He was a man of many accomplishments. Having spent his earlier years in various engineering occupations in England, he went out to India in 1844 as professor of engineering at Elphinstone College, Bombay, where he had to first organize the course of instruction for native students, but his health obliged him to return to England in 1848. For the next ten years he worked in London under James Simpson and James Meadows Rendel, and the high reputation he achieved as a scientific engineer gained his appointment in 1859 to the chair of civil engineering in University College, London. He obtained a considerable amount of official work from the government. He served on the committees which considered the application of armour to ships and fortifications (1861–1864), and the comparative advantages of Whitworth and Armstrong guns (1863–1865).
He was secretary to the Royal Commission on Railways (1865–1867), the Duke of Richmond's Commission on London Water (1867–1869), also taking part in the subsequent proceedings for establishing a constant supply, the Royal Commission on the Disposal of London Sewage (1882–1884), and the departmental committee on the science museums at South Kensington in 1885. In 1871 he was employed by the War Office to report on the Martini-Henry rifle, and in the same year was appointed consulting engineer in London to the Japanese government, a position through which he exercised considerable influence on the development of the Japanese railway system. He was elected a fellow of the Royal Society in 1861, in recognition of some investigations on color-blindness.
Music was also one of his chief interests. At the age of twenty-two he was appointed organist of St Marks, North Audley Street, in open competition, the next selected candidate being Dr E. J. Hopkins (1818–1901), who subsequently was for fifty years organist of the Temple Church. He took the degree of Bachelor of Music at Oxford in 1860, proceeding to his doctors degree in 1867, and in 1879 published his Philosophy of Music. He was largely concerned in the institution of musical degrees by the University of London in 1877, and for many years acted as one of the examiners. His mathematical tastes found congenial occupation in the study of whist, and as a contemporary to Cavendish, he was an exponent of the scientific principles and history of the game. His literary work included treatises on the steam engine and on iron construction, biographical studies of famous engineers, including Robert Stephenson and Isambard Kingdom Brunel, Sir William Fairbairn and Sir William Siemens, several books on musical subjects and on whist, and many papers for reviews and scientific periodicals.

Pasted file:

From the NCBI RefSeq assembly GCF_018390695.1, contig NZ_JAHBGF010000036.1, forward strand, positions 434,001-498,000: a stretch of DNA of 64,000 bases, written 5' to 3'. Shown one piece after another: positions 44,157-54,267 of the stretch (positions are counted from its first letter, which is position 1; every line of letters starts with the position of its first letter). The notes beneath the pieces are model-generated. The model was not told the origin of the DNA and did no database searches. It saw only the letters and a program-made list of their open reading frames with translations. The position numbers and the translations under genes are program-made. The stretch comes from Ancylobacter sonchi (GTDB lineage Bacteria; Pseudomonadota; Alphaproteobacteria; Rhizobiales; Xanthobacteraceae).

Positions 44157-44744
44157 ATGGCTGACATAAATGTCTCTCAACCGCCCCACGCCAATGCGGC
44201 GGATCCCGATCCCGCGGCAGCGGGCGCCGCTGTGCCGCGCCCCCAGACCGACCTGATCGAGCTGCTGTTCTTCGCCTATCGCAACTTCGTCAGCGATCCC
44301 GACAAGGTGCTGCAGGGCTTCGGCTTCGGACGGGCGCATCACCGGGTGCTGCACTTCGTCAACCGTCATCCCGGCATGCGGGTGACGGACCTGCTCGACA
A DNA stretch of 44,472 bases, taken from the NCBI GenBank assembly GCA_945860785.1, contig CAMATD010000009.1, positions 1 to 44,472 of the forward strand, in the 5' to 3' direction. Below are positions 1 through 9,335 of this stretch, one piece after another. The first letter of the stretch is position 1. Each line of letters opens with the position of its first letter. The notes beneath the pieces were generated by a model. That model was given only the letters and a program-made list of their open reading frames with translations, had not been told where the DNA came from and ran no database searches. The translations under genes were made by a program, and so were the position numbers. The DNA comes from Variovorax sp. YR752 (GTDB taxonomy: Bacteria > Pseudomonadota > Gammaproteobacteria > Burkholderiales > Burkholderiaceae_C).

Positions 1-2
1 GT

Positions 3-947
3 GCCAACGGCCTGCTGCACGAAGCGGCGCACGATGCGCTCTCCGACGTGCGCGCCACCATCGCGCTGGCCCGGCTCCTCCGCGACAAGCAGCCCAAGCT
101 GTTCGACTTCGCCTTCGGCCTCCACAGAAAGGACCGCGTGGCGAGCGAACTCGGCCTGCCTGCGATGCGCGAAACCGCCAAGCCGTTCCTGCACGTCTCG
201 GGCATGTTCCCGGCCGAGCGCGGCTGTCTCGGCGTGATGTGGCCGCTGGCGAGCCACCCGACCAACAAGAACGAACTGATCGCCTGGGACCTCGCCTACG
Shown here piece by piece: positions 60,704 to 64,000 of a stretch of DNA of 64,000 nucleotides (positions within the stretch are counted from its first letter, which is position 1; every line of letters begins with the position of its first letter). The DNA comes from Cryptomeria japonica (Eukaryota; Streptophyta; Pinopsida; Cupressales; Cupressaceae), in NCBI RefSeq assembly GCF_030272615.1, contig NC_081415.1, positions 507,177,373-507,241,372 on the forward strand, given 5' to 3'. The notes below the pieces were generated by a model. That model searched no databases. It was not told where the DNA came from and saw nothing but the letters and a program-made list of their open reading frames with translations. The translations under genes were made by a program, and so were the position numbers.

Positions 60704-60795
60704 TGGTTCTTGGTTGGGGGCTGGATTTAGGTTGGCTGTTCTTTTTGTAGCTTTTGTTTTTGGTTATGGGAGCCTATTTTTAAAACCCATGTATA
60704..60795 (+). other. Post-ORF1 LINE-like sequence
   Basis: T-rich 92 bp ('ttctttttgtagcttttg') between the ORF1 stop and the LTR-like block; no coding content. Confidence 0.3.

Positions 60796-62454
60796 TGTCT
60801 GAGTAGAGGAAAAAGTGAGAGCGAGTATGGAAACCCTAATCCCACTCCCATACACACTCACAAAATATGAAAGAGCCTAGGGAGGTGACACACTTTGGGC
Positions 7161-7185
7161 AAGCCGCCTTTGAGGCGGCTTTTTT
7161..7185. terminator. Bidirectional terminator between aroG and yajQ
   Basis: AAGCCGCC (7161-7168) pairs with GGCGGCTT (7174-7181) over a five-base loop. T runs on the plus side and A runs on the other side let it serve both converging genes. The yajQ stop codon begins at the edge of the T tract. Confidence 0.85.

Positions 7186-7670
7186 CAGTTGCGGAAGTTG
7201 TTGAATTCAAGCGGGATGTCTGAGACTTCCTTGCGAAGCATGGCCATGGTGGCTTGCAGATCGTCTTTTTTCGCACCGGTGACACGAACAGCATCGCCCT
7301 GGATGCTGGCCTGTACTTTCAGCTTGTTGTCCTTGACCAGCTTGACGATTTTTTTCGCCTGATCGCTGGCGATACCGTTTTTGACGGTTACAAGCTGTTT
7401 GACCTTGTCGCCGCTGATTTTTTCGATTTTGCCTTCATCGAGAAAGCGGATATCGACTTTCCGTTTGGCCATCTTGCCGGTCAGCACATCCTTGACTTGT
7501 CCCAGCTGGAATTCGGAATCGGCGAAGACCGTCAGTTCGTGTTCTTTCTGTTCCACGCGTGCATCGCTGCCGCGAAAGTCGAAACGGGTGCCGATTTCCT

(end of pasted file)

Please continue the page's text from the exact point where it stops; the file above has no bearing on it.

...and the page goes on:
His son, William Pole (born 1852), became known as an actor and writer under the stage-name of William Poel, more especially for his studies in Shakespearian drama and his work in connection with the Elizabethan Stage Society.
- The Evolution of Whist. Longmans, Green and Co.(New York, London), c1894, printed 1895; 269 pages.
- The Philosophy of Whist, An Essay on the Scientific and Intellectual Aspects of the Modern Game. Spine Title: Pole on Whist. Thos. De La Rue (London), Third Edition, 1884, 218 pages.
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